Establishment of a non-invasive method for stress evaluation in farmed salmon based on direct fecal corticoid metabolites measurement
Journal article, Peer reviewed
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OriginalversjonFish and Shellfish Immunology. 2017, 66 317-324. 10.1016/j.fsi.2017.04.012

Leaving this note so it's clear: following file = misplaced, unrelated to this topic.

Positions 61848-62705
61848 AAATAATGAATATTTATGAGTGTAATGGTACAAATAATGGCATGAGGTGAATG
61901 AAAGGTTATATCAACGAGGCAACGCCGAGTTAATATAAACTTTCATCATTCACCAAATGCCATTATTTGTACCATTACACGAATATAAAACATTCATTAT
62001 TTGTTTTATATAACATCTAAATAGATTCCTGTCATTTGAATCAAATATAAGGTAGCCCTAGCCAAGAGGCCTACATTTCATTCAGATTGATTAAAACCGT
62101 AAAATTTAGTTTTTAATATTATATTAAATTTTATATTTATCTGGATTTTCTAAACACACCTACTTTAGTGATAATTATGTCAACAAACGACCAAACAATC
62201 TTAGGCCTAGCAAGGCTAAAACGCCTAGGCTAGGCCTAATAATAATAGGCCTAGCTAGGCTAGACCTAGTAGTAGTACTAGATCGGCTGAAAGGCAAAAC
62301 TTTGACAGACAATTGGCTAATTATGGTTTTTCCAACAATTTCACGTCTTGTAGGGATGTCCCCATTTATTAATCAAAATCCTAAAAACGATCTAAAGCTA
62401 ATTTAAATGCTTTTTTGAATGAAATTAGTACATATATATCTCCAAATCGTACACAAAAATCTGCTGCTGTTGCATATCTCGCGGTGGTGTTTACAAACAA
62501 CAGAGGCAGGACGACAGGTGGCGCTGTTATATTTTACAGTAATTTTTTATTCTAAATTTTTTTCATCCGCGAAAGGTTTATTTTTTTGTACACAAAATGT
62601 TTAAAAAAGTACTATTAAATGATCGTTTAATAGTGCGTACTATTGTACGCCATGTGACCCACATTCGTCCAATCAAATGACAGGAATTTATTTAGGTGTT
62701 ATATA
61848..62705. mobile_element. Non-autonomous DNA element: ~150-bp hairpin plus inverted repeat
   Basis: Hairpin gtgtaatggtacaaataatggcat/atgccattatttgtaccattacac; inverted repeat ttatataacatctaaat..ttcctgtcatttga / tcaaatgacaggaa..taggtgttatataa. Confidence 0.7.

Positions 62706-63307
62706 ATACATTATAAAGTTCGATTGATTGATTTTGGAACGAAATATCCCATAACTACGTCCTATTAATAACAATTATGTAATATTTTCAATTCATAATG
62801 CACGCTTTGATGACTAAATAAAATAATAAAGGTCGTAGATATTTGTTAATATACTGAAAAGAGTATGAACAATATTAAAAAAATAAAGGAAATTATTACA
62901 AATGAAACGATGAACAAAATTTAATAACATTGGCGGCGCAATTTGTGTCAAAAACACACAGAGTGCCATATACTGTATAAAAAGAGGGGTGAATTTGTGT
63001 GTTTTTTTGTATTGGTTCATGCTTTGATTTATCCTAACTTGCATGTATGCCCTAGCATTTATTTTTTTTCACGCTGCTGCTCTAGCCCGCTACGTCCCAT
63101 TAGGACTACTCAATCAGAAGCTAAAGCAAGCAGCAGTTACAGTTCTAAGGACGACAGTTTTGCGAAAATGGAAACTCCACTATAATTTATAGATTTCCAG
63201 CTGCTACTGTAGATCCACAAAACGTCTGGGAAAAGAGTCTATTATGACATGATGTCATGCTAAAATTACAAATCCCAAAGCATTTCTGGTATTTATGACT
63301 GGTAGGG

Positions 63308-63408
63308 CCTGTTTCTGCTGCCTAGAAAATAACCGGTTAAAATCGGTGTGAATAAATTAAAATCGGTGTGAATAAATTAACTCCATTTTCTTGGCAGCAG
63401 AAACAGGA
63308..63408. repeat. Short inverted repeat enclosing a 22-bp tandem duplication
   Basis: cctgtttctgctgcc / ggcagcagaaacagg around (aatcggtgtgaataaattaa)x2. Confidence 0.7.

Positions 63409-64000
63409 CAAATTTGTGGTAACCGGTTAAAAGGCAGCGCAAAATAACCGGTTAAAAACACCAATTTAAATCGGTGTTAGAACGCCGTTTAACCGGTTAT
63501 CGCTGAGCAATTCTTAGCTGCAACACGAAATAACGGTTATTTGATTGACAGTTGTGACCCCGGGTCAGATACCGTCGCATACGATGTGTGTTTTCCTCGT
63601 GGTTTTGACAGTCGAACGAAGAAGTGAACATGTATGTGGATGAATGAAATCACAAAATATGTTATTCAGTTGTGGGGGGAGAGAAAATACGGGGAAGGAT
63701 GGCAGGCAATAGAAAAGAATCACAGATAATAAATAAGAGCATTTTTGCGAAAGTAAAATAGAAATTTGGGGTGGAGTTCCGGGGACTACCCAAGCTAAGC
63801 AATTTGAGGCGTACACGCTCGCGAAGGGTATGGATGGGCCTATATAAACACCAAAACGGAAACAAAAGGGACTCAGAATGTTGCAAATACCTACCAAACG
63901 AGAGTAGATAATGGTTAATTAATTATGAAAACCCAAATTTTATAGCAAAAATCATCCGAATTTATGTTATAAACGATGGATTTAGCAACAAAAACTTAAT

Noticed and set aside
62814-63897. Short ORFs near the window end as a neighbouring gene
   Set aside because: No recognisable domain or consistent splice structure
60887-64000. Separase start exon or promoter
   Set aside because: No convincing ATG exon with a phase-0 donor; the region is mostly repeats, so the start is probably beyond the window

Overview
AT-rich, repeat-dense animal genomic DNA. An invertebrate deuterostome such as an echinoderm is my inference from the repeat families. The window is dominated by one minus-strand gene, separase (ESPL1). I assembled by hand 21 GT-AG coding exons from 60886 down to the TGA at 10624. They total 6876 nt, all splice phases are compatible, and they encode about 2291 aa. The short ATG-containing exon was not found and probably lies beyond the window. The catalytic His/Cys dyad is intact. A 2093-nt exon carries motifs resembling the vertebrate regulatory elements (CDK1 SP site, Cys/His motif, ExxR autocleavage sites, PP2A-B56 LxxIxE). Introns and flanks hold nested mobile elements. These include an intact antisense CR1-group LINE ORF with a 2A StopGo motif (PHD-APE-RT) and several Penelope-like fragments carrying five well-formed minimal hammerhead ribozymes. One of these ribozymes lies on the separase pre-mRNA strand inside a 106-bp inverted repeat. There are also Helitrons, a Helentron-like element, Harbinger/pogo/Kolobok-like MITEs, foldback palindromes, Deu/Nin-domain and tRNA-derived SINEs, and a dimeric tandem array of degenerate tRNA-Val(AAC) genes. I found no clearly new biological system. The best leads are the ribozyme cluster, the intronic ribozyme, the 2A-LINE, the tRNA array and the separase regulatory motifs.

Fish welfare is an important issue for growth of the aquaculture industry. Stress responses represent animal's natural reactions to challenging conditions and could be used as a welfare indicator. Cortisol level is relevant to fish welfare condition, and is a readily measured component of the primary stress response system. Generally, cortisol is measured by blood sampling. However, fish blood cortisol level could be instantly influenced by handling-stress at sampling. Fecal corticoid metabolites (FCM) are a mixture of several different metabolites with a wide range of polarities. Thus, feces could be promising alternative less handling-sensitive and non-invasive biological matrices for cortisol evaluation in Atlantic salmon. In this study we developed non-invasive method for determination of fecal corticoid metabolites in farmed Atlantic salmon (Salmo salar L.) using enzyme-linked immunosorbent assay (ELISA). It was demonstrated that salmon FCM extracted from salmon feces is insoluble in non-polar solvents like diethyl ether, but well soluble in polar solvents like methanol. The proper extraction ratio could be one ml 100% methanol for 100 μL of the liquid part of salmon feces or 100 mg of the solid part. The FCM directly detected in unextracted liquid part of feces correlated well with the FCM extracted from both liquid and solid part of the corresponding samples, without significant difference. Thus, it is feasible to measure FCM directly in the liquid part of salmon feces without any extraction procedure. Then, we applied this assay for FCM analysis in the group of salmon that experienced salmon pancreas disease (PD) and amoebic gill disease (AGD). We demonstrated 1) both plasma cortisol and FCM increased significantly during the outbreak of inflammatory disease (P < 0.01). Plasma cortisol level was elevated from 28 ± 40 ng/ml to 164.4 ± 62.5 ng/ml, FCM from 14.4 ± 13.2 ng/ml to 170.7 ± 89.7 ng/ml 2) Growth and starvation has no significant impact on either cortisol or FCM level. 3) FCM correlated well with plasma cortisol level (P < 0.01). Furthermore, there seems more individual variation in plasma cortisol levels than in FCM levels. These results suggest FCM could be directly analyzed in liquid part of salmon feces without extraction. This directly detected FCM level could represent the total fecal FCM level and plasma cortisol level. This simple and non-invasive method makes FCM a proper indicator for salmon welfare.